This Land of Talkers:
A Review of William Ferris’s The Storied South

Reviewed by Kathleen Brewin Lewis

The Storied South: Voices of Writers and Artists

The University of North Carolina Press, 2013

274 pages + CD & DVD

William Ferris has poured his life’s work into this volume of interviews, photographs, and recordings with 26 writers, scholars, musicians, photographers, and painters who are as haunted by the South as he is. Ferris spent over 40 years gathering the material that makes up The Storied South, and the result is an intimate collection of insight into the lives and work of these icons, as well as a testament to Ferris’s significant role in the preservation of Southern culture.

A Mississippi native with a Ph.D. in folklore from the University of Pennsylvania, Ferris co-founded the Center for Southern Folklore in Memphis and served as its director for twelve years before establishing the Center for the Study of Southern Culture at the University of Mississippi. He served as director there, as well as a professor of anthropology, until 1997, when President Bill Clinton appointed him chair of the National Endowment for the Humanities. After leaving the NEH, he took his current professorship at the University of North Carolina at Chapel Hill and became the Senior Associate Director of the Center for the Study of the American South. He’s written or edited ten books, including the hefty Encyclopedia of Southern Culture.

In his introduction to The Storied South, Ferris writes:  “The story is the inescapable net that binds southerners together.” He cites the region’s “powerful sense of place,” as well as matters of both class and race as critical components of the “southern memory.” In each of the 26 instances, he begins by recounting his personal relationship with or impression of each interviewee then lets his subjects talk. Rather than utilizing a question and answer format, Ferris has shaped the interviews into fascinating first-person narratives.  

Eudora Welty tells Ferris about the time she went sailing with William Faulkner on man-made Sardis Lake in Oxford and about growing up in a house where learning was valued: “We were brought up with the encyclopedia in the dining room, always jumping up from the table to settle an argument and look up things in the unabridged dictionary and haul out the atlas.” (29). Welty also comments on the importance of place to her work:

Sense of place defines things for me and fills me with a sense of history. I cannot imagine writing without the base of place, any more than I can imagine writing without the other things a writer needs to make his story valid both to himself and to the readers. In the South, we have an inherited identification with place. It still matters. Life changes, as it always will and should. But I think the heritage of place is too important to let slide away. (35)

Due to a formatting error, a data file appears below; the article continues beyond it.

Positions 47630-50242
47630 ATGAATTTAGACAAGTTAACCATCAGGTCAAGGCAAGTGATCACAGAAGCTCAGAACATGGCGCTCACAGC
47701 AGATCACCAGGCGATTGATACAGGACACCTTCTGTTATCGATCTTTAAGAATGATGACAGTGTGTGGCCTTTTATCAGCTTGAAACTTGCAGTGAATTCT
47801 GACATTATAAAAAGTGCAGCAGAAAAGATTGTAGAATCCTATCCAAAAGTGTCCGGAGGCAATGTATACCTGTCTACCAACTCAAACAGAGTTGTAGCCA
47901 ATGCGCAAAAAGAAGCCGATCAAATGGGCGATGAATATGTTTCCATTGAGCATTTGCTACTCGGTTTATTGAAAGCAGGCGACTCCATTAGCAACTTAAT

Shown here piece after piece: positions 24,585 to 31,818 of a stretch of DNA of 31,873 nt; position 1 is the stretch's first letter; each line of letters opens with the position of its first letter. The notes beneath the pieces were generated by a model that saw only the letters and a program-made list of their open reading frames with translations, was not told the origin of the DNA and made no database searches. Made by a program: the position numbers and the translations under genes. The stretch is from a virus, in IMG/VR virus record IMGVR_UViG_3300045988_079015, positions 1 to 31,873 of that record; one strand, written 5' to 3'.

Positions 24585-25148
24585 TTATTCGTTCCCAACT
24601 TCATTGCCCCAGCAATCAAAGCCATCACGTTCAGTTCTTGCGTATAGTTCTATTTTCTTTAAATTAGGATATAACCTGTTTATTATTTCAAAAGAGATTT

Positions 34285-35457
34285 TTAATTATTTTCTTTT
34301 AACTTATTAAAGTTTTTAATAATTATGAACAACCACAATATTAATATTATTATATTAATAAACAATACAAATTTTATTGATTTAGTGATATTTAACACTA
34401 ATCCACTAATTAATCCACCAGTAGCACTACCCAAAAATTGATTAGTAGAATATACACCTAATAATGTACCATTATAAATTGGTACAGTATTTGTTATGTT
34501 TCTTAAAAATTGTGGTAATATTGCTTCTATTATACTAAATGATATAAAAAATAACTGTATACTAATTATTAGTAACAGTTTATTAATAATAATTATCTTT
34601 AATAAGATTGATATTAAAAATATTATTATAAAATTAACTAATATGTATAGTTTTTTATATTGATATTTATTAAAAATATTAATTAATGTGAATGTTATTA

Ferris offers us other gems from his subjects. From Ernest Gaines: “I left the South when I was quite young because I could not get the kind of education my people wanted me to have there. I still write about the South because I left something there. I left a place I could love.” From Robert Penn Warren: “My father was full of poetry.” From Alice Walker: “When I was eight or nine or ten, I began to write, and I kept a notebook. My life has had its trials. I learned very early that writing was a way to deal with pain and isolation.” From photographer Walker Evans:  “I am in love with civilization.”

The visual artists Ferris includes in the book are also gifted wordsmiths. Abstract painter Sam Gilliam says:

When I came back to visit Louisville, I knew I was home when I first saw the river. There may have been twenty-five or thirty miles to go still, but the excitement was to drive along and watch it. It would give me the feeling of being wed to land and spirit, all of which is caught up with one’s memory about a place.

Sculptor Ed McGowin discusses the nature of the Southern story:

The southern verbal tradition as it relates to visual arts is heavily loaded with a surreal, ironic, macabre view of the world. This is particularly evident in southern stories-a la Faulkner-that you hear when you sit around and talk. You tell tales that have a magnificent climax. In other cultures, you might speak in one-liners. But in the South, stories go on and on and on, at great length and very slowly (208).

The Storied South is a book you could read on and on and on; the CD, DVD, and photographs, lagniappe that helps the reader link names with faces. In the book’s conclusion, Ferris touches on the growing field of Southern studies and says about the voices in the book: “Their stories are the water in which I love to swim, and their literature and art are drenched in it.” The Storied South practically drips with their eloquence.

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Kathleen Brewin Lewis is senior editor of Flycatcher.

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